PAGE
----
It is clear from Mr. Cohen’s last statement that he lacks impartiality and a sense of the interests of the taxpayers of Princeton. His reference to voters and taxpayers as “letter writers” is simply unforgivable and reflects his dismissive approach in public meetings and his bias towards development over community-sensitive changes that better respect established neighborhoods. The suggestion that there is a desire to preserve Princeton “in amber” could not be further from the truth. The residents have consistently asked what is allowed under current zoning and we are still waiting a response.

The perception is that input from the public has been treated at best as an irritation with the outcome pre-ordained in favor of a massive exception to current zoning guidelines with minimal benefit to the residents of Princeton and the immediate area.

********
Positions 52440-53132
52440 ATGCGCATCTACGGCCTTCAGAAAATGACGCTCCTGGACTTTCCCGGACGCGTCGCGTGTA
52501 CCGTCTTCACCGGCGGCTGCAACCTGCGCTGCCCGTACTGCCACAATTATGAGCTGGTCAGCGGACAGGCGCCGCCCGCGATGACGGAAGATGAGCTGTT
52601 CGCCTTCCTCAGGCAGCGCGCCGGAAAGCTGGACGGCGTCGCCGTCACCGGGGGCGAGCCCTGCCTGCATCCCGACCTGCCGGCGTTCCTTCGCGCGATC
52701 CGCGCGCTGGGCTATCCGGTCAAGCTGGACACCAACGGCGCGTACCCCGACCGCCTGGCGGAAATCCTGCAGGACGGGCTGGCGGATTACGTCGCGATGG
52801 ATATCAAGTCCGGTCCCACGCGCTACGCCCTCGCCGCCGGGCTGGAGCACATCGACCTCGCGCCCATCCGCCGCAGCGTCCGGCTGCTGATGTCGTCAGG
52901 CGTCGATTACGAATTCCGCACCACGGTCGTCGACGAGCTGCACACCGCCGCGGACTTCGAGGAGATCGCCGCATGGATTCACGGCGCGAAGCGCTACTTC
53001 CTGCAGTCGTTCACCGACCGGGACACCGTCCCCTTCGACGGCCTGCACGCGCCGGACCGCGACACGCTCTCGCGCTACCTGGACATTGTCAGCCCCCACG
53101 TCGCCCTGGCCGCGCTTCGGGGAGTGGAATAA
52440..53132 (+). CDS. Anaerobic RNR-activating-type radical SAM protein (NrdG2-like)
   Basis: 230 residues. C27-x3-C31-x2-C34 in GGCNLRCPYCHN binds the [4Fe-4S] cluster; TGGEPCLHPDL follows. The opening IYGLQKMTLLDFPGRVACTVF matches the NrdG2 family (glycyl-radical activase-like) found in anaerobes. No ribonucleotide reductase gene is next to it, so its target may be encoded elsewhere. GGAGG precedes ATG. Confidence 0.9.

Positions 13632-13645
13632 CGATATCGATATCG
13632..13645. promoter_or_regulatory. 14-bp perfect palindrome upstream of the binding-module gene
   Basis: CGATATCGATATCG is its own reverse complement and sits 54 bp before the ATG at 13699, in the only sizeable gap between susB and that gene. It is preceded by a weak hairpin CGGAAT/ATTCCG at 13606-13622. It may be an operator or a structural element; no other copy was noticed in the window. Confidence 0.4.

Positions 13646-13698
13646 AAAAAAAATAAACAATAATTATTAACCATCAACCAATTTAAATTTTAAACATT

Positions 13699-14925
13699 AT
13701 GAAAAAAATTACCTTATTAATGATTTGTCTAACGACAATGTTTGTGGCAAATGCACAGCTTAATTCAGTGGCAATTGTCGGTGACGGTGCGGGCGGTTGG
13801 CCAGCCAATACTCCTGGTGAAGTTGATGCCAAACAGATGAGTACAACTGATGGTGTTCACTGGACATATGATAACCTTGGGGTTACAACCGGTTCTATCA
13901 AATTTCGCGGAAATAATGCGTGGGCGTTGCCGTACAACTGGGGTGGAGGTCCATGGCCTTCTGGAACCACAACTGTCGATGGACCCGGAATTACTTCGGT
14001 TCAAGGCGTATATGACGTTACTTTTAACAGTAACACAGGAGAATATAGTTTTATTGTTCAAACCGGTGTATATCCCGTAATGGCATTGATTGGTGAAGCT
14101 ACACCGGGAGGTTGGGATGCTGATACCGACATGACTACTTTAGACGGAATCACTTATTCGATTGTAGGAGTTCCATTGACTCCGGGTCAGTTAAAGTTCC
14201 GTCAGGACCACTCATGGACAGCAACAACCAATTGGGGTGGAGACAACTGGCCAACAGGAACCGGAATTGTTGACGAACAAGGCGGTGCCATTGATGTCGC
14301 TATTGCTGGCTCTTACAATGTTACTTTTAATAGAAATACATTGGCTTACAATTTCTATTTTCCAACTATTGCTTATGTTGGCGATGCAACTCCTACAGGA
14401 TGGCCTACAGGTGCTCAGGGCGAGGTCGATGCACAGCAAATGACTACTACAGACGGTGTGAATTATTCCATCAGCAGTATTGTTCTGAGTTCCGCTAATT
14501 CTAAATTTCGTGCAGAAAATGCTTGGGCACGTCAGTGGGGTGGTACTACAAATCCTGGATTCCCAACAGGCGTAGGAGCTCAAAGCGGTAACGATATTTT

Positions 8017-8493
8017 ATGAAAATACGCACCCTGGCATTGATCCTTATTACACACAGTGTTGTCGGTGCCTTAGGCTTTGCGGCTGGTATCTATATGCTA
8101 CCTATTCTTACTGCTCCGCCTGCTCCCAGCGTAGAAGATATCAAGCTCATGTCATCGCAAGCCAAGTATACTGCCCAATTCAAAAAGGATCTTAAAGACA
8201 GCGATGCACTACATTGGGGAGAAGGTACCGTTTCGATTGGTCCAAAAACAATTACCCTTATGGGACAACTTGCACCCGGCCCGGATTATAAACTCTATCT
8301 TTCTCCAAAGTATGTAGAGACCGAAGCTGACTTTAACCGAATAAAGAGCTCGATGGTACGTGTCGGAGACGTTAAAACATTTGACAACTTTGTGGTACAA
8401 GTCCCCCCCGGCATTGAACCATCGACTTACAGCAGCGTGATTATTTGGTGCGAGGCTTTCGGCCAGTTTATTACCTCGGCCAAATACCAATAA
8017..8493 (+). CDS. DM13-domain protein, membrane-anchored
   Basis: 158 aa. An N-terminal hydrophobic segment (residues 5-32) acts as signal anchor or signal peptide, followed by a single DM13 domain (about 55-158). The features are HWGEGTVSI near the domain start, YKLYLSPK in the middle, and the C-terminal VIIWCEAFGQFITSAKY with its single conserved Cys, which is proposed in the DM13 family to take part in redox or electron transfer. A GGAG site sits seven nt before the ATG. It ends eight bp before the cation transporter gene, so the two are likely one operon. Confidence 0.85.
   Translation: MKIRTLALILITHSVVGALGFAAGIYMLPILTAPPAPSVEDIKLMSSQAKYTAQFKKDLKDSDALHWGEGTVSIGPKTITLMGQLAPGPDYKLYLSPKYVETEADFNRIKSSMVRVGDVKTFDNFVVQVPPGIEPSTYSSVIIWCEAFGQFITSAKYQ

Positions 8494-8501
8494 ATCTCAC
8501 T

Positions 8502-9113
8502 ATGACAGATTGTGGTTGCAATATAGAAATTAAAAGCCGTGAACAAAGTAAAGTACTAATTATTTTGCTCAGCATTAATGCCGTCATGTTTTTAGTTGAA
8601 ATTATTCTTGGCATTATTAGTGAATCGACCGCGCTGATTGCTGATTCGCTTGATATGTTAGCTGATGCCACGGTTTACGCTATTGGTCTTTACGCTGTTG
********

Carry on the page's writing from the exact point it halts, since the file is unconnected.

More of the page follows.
At a minimum, to restore confidence in this process, Mr. Cohen should consider stepping down from his role of chairman of the ad hoc committee. His role negotiating the COAH settlement creates an inherent conflict. This may jeopardize thoughtful planning and result in a payment from Princeton Theological Seminary to help the town deal with their obligation, at the expense of neighbors and tax payers. We need a person leading this process that will embrace the genuine feedback from residents and is seen to be impartial, to fairly consider this development proposal from the seminary.


John and Ruth Sayer, Library Place
Caroline Cleaves, Edgehill Street
Rakesh & Sophia Kumar, Campbelton Road
Anita Wu, Armour Road
Christopher Rice, Library Place
Lee Hagan & Mimi Mead-Hagan, Armour Road
Michael and Susan Head, Hibben Road
Jim and Jo Butler, Hibben Road
Doug Palmer & Christiania Foglio, Mercer Street
Steve and Shirley Kern, Mercer Street
Justin Taffer, Stockton Street
Dean & Jill Mitchell, Hodge Road
Dorothy and Charles Plohn, Jr., Library Place